4

You'll need a Standard or higher license for this method. Create a buffer feature class from your centerlines with a 5 foot buffer distance. Then use the Snap tool. Your points are your input features. Your centerline buffers are your snap features. Use Edge as your type.


3

If the field holding your dates are of date data type, then: Add a text field Use Field Calculator to write year and month to the field, see for example: How To: Extract a portion of the Date field Split By Attributes using the field as Split_Fields (If the field is already text and year-month then all you need is Split By Attributes) With Split By ...


2

Unfortunately, the code produced by converting from ModelBuilder to Python script is not guaranteed to run and is difficult to debug for beginners. That is why performing each step from its tool dialog and using Copy As Python Snippet to paste into a new script is an easier way to learn ArcPy. Copy As Python Snippet is documented in the ArcGIS Help and ...


2

To specify the output you'll want to use either arcpy.SetParameter() or arcpy.SetParameterAsText() depending if you want to output an object or return text. I am guessing you want to use the filename of your merged feature class so I would add the following line to the end of your script: arcpy.SetParameterAsText(1, 'merge_result') Also, check this answer:...


2

Slight variation of 2 other solutions. Use Near tool (location) on your points and buffer. Calculate Shape field using calculator (Python): arcpy.Point( !NEAR_X!, !NEAR_Y!) Note: this will modify original shapes, so create a copy first. Difference with Snap tool - you don't need to guess distance, and generate near table looks like unnecessary complication....


2

You can use Select By Location in Modelbuilder but not the one in Selection menu. Instead go to ArcToolBox - Data Management Tools - Layers and Table Views - Select Layer By Location. Or menu Geoproccessing - Search for Tools and type Select Layer by Location


2

The Set Null tool takes the following parameters: SetNull (in_conditional_raster, in_false_raster_or_constant, {where_clause}) which are described in the tool's documentation as follows: in_conditional_raster: Input raster representing the true or false result of the desired condition. It can be of integer or floating point type. ...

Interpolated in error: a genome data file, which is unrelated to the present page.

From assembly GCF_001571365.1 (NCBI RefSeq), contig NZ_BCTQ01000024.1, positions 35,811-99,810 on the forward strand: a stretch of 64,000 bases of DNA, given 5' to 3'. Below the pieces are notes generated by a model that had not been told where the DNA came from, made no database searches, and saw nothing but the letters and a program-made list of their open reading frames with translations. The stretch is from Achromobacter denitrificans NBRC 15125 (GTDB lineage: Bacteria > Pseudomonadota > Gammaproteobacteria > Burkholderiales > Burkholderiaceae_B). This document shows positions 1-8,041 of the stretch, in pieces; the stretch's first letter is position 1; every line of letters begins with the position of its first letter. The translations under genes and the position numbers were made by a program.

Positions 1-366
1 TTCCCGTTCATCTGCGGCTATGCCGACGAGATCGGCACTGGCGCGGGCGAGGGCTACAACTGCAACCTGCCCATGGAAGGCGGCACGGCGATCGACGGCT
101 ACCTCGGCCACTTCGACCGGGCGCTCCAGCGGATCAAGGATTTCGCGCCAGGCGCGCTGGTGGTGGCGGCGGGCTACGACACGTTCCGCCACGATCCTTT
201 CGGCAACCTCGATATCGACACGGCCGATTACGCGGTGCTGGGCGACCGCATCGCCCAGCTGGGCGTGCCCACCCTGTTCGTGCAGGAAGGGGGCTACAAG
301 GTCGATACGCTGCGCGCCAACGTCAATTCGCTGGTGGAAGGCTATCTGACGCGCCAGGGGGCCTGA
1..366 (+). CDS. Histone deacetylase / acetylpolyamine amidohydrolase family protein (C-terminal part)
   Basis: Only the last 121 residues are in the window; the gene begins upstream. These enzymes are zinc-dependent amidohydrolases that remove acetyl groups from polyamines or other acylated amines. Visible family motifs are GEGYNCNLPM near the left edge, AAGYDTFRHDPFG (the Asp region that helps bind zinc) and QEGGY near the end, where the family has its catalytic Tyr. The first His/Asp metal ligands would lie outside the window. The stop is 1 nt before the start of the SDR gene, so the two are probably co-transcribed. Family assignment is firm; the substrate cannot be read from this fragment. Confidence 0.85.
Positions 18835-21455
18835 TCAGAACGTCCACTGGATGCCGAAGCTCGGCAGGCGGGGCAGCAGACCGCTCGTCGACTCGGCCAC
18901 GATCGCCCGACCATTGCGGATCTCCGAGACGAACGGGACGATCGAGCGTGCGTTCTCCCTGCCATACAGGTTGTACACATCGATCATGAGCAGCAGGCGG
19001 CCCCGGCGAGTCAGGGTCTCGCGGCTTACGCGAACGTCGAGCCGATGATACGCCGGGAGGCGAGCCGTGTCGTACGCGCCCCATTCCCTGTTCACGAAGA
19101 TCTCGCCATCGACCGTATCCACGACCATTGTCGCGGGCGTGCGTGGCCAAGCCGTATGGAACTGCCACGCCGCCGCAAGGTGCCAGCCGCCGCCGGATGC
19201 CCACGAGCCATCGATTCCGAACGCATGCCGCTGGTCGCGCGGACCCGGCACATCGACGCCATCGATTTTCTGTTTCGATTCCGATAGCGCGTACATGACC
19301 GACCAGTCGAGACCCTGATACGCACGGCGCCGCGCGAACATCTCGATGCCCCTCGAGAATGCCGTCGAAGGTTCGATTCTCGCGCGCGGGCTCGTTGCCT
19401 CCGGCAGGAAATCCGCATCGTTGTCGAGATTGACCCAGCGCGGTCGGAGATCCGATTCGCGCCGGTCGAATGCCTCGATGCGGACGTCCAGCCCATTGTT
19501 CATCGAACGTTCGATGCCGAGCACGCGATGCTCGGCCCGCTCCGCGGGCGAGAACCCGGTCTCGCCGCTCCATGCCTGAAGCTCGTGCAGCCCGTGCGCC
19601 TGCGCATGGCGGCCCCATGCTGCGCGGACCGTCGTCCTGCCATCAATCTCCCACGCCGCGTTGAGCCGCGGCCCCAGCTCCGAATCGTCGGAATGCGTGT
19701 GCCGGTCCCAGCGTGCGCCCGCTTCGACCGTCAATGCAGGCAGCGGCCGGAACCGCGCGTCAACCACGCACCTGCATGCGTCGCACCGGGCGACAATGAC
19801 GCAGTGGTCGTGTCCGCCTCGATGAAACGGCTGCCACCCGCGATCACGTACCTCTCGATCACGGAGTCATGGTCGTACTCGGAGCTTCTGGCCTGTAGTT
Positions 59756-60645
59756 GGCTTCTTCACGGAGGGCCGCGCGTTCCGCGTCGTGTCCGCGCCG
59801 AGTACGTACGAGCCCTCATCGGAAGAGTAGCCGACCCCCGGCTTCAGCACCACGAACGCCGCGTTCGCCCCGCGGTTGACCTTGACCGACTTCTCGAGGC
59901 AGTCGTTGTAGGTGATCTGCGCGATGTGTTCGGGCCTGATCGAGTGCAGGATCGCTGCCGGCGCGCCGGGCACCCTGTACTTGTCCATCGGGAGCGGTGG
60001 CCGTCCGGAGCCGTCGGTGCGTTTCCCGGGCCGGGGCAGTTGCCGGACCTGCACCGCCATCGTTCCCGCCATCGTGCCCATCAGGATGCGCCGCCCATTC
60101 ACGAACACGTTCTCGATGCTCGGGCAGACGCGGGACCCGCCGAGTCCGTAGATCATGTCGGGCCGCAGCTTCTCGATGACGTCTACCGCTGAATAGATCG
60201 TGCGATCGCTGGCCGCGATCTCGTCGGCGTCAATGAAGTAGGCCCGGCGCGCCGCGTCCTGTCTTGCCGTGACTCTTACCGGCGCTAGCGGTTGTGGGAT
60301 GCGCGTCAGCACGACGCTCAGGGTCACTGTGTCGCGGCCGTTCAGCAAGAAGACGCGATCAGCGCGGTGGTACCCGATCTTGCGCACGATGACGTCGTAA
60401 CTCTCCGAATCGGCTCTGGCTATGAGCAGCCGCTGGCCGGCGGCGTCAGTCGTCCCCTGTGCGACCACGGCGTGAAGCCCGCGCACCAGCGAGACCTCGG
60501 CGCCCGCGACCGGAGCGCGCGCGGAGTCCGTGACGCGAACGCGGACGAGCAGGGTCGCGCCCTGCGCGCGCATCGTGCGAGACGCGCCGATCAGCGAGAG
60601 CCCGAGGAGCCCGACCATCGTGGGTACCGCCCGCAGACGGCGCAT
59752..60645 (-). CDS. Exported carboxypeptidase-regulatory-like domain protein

1

Although if-else statements are not as user-friendly as they should be in Modelbuilder, Esri did develop the 'If Field Value Is' tool to do this kind of logical selection. Esri Document on 'If Value is' tool


1

You can use "generate near table" and then recalculate the geometry to move them. test this on a copy of your data as I'm typing this process from memory right now With Generate Near Table: "input feature" is your points. "Near feature" is a 5 foot buffer of your lines (alternatively you could use copy parallel to create new lines that are 5 feet on either ...


1

This is an arcpy solution rather than a ModelBuilder one but I believe it is pretty straightforward. To run it you just have to open the Python console in ArcMap and paste the following lines: import arcpy # specify the path to your GDB arcpy.env.workspace = 'path/name.gdb' # get all the Feature Classes in the GDB fcs = arcpy.ListFeatureClasses() # run ...


1

You are correct. The If Field Exists tool is a tool that is in ArcGIS Pro but not available for ArcMap. If you need to do something similar then a workaround is documented in the ArcMap help as Using If-Then-Else logic for branching, and it is the subject of at least one Q&A here: Using Python Script tool in ModelBuilder to check if field exists, if ...


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